Urethral diverticulum (UD) affects 17.8 in 1,000,000 women per year1and may result in an ample spectrum of symptoms and anatomic shapes varying from simple or extensive to complex. Complex UD (CUD) may spread partially around the urethra (sac-like configuration) or circumferentially about the urethra.2

The exact prevalence of CUD is unknown, but Nickels et al3found a prevalence of 25% in a cohort of 43 patients. CUD can be challenging to repair, as there have been a variety of techniques described for CUD correction and a limited number of studies describing the results after repair.4,5

UD can also present in combination with stress urinary incontinence (SUI), with overall reports between 10% and 57%;5,6additionally, 50% to 60%4–6of cases require surgical treatment, especially for symptomatic patients. Simultaneous treatment is Correspondence: Sílvio Henrique Maia de


Tel/Fax +55-43-33771800 Email salmeida@sercomtel.com.br

Research and Reports in Urology



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possible, but it is preferable to use autologous materials in such cases, and surgeons must avoid synthetic slings (SSs)7,8 due to the risk of urethral erosion.

Because the use of autologous rectus fascia is safer than that of conventional SSs, El-Gamal et al9 demon-strated a novel transobturator hybrid sling designed with polypropylene mesh and a strip of autologous rectus fascia in its middle part. Early results were reported for the use of this sling, and this new technique showed good short-term efficacy for the treatment of female SUI. However, in particular, the retropubic sling technique is prohibited, due to the risk of visceral lesions, in cases where the incisional hernia protruded, with its content covering the suprapubic area.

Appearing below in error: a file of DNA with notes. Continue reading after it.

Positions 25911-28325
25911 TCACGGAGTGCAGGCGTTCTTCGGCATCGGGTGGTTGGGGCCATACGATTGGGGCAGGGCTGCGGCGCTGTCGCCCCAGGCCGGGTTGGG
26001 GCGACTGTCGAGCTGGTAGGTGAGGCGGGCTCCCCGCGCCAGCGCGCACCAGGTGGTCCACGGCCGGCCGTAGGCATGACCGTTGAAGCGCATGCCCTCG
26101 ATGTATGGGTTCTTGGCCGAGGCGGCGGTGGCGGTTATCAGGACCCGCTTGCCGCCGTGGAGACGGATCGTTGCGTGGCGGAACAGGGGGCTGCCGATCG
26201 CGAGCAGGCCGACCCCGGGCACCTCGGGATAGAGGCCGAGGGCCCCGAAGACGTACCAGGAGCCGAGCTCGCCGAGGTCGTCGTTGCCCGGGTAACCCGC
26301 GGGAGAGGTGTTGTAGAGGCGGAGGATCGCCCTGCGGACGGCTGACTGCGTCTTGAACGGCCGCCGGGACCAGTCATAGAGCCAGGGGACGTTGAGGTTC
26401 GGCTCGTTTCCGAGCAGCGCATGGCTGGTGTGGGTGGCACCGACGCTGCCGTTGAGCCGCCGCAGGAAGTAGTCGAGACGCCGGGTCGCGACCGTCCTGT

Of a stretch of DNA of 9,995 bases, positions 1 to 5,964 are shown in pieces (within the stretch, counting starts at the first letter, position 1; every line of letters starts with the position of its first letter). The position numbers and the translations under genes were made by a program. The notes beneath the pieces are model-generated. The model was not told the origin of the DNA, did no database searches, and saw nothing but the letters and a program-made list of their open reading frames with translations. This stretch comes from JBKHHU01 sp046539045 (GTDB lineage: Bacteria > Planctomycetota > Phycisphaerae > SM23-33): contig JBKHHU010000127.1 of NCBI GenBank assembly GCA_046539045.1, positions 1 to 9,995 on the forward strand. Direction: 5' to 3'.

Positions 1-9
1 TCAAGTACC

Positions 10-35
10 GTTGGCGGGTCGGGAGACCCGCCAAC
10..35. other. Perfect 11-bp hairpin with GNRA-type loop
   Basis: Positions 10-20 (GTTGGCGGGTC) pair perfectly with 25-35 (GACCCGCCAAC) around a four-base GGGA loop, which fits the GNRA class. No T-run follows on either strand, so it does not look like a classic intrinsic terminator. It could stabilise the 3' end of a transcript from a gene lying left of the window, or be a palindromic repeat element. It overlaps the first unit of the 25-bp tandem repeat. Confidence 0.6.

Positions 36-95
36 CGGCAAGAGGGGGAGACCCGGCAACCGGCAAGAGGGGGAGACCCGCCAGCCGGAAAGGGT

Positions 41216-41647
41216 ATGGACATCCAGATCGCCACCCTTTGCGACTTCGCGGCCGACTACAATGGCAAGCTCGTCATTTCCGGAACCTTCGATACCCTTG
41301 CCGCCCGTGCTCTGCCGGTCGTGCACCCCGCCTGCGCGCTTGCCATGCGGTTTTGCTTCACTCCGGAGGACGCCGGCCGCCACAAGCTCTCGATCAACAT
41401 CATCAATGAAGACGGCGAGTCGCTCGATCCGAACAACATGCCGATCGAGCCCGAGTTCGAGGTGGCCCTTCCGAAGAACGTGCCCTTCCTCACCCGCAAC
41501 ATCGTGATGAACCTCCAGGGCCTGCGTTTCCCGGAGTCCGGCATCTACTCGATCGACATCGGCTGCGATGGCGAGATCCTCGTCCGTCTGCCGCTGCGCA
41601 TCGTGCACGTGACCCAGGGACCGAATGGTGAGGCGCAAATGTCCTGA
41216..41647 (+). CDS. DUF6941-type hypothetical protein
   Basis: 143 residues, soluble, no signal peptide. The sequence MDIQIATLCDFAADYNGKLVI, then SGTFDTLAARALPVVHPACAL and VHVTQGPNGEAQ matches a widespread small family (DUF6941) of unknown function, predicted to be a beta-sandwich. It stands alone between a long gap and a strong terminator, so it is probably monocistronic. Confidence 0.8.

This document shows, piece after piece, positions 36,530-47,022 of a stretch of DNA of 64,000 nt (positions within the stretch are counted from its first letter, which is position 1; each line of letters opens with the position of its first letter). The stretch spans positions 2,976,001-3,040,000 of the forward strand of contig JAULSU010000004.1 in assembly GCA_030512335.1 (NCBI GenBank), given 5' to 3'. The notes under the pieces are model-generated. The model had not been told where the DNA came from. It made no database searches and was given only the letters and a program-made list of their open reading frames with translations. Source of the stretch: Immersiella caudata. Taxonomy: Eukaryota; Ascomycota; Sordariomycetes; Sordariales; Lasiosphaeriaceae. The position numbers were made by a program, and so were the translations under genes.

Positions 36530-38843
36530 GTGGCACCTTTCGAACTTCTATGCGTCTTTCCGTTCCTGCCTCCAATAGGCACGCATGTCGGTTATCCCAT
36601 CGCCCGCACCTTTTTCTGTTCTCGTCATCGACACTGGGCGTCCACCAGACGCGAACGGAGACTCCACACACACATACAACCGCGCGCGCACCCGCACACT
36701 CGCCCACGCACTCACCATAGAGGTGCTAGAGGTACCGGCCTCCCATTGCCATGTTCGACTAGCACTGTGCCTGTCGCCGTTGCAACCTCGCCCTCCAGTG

Therefore, the purpose of this study is to introduce an alternative technique with the use of a transobturator (TOT) hybrid sling (autologous fascia lata with an SS) for the treatment of CUD, with symptomatic SUI in obese patients and with large incisional hernias at previous laparotomy sites.

Case Reports

Patient 1

A 63-year-old female developed dysuria, dyspareunia, ure-thral purulent discharge, and SUI daily (several drops – two spoons full) for 6 months. She used 3 pads per day and had an International Consultation on Incontinence Questionnaire–Short Form (ICIQ-short form) score of 15. Physical examination showed an incisional hernia occupying the full extent of the median incision scar from anterior surgery and the projection of umbilical scar